IP packet header in wireshark
Tasks with this file:
  • See what are source and destination IP addresses of the first packet in file (SIP INVITE packet)
  • See what is "Differentiated Services Field" of the first INVITE packet
  • See what are IP addresses for RTP packets
  • See what is "Differentiated Services Field" of the all RTP packets, is there any pattern
  • See what is average time period (in milliseconds) between consequent RTP packets going from one source IP address to another
  • See what is size of RTP packet, what is size of largest and smallest SIP packet
  • See what is size of IP header

Transport protocols: User Datagram Protocol (UDP)

The UDP is designed to send data over IP protocol and UDP header contains fields "Source port" and "Destination port". The port is a 16-bit integer having values from 0 to 65535. Multiple applications running on source and destination at the same time use different port numbers; the port number identifies application which is linked to the port. Standard port number for SIP protocol is 5060; for RTP protocol port numbers are assigned dynamically. The UDP protocol has no means to control delivery of packet from source to destination, so the packets could be lost in IP network. Small packet loss (less than 2%) is normally handled by SIP and RTP.
Tasks with this file:
  • See what is source and destination UDP port number for both SIP and RTP packets in the file

Transport protocols: Transmission Control Protocol (TCP)

In some cases VoIP calls go over Transmission Control Protocol (TCP). In other words same SIP packet data can be encapsulated into either TCP or UDP packets. The TCP protocol header contains source and destination port numbers as UDP, it also contains fields used to control guaranteed delivery of packets. TCP protocol provides guaranteed delivery of packets in same order from source to destination, it retransmits lost packets unlike UDP protocol. On the other hand TCP adds extra delay for setting up connection, increasing Post-dial delay (PDD). Besides the guaranteed delivery of data, use of TCP instead of UDP for VoIP means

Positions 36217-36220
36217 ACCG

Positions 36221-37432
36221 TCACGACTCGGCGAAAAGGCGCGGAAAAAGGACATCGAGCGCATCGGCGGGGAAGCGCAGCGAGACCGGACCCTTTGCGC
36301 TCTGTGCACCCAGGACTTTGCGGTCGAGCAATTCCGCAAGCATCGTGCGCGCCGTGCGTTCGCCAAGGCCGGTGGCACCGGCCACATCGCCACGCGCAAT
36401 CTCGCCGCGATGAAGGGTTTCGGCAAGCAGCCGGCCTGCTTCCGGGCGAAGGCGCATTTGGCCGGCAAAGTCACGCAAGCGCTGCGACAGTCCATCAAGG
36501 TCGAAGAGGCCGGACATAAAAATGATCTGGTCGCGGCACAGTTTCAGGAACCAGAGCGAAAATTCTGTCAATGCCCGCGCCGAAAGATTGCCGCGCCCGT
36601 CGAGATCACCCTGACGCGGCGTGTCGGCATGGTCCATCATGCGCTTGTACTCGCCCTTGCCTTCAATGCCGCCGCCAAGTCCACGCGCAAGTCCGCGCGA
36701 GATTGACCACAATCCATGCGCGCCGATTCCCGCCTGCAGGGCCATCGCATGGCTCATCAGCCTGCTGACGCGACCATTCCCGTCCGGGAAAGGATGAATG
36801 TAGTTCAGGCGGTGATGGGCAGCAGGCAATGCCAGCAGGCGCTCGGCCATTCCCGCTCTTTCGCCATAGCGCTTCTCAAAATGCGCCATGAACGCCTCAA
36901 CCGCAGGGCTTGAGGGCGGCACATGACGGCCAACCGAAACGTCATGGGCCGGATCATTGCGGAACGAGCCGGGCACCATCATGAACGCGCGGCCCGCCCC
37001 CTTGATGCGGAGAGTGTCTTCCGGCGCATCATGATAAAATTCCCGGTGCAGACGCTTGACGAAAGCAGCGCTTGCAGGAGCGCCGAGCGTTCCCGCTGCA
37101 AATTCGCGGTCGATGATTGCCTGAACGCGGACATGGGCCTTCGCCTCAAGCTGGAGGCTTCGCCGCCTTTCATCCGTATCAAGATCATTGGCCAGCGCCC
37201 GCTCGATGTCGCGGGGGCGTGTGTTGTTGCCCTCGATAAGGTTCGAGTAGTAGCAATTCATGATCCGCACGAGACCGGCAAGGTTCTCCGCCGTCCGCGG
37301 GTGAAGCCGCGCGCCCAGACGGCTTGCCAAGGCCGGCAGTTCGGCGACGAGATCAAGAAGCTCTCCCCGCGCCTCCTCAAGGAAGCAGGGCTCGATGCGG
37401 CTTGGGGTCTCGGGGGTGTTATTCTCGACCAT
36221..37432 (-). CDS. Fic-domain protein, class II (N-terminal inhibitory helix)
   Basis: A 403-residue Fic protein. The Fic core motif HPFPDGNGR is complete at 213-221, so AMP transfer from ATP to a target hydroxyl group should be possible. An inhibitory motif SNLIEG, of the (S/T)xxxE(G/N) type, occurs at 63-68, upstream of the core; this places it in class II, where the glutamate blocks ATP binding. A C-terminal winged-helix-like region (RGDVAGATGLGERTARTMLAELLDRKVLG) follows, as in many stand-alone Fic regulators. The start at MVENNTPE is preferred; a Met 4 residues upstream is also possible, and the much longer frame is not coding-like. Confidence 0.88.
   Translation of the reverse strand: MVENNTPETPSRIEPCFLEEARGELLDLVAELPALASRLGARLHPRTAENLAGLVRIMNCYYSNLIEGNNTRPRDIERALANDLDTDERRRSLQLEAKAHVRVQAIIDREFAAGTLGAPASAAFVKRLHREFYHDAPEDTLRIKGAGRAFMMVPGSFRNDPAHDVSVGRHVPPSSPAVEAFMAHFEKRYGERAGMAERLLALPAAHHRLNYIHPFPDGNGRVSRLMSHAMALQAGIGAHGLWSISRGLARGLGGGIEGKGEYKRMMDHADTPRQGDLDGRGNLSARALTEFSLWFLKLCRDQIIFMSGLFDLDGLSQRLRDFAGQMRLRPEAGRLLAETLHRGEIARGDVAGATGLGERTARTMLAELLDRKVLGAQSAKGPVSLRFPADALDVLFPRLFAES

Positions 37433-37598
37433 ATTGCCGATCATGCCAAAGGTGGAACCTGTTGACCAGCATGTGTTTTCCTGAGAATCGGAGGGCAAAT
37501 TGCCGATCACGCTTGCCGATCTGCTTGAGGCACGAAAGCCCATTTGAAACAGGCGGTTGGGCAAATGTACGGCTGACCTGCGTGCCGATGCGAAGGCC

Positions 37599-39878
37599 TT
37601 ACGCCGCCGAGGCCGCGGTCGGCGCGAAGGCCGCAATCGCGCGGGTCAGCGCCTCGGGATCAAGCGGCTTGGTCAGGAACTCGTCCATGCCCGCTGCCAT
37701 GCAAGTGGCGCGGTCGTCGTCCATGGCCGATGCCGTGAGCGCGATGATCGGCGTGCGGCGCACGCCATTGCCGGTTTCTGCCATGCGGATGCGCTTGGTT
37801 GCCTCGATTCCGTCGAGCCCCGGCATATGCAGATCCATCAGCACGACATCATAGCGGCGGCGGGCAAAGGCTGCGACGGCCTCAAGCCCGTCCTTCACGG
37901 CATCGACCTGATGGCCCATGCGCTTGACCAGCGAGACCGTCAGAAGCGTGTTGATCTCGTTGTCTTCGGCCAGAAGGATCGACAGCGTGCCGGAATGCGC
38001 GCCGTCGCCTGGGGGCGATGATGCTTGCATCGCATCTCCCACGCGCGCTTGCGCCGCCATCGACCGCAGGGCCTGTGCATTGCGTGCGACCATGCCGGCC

• Better passing through IP routers (NAT, firewalls): TCP is used for HTTP and HTTPS web browsing and it works everywhere
  • Better security: source IP address in TCP can not be spoofed
  • SIPS: encryption of SIP data using TLS method (similar to HTTPS encryption)
Task: open this file to see which TCP ports are used by caller and called endpoints.
Note: wireshark does not automatically recognize TCP packets in this file as SIP. Please select TCP packet, click "Decode As" - enter "SIP" in table field "Current" - OK

Session Initiation Protocol (SIP)

The SIP is most widely used protocol for VoIP calls. It defines specific format of messages (SIP packets) and their sequence to make calls over IP networks. The SIP messages are carried by means of UDP, TCP, or TLS/TCP (it is called SIPS). A typical sequence of SIP messages during a VoIP call (SIP call flow diagram) is displayed in beginning of the book, here we show it one more time:
SIP call flow diagram, SIP messages sequence, typical SIP call
  • INVITE packet (request from endpoint A to endpoint B) means initiation of call: "A wants to make new call to B"
  • 100 Trying packet (response from B to A to INVITE) means confirmation of INVITE packet delivery: "B received the INVITE". 100 means response code
  • 180 Ringing packet (response from B to A to INVITE) means indication of ringing state: "Phone B started to make rings". At ths time caller (A) starts to hear ringback tone. 180 means response code
  • 200 OK packet (response from B to A to INVITE) means indication of answer (connection, start of billing): "Phone B answered to the call". 200 means response code
  • ACK packet (from B to A) means confirmation of 200 OK packet delivery: "A received the 200 OK"
  • BYE packet (request from A to B) means termination of call: "Phone A ends the call"
  • 200 OK packet (response from B to A to BYE) means confirmation of BYE packet delivery: "B received the BYE"
Task: open this file in wireshark, go to "Telephony - VoIP calls" in menu and see SIP call flow diagram for the recorded VoIP call.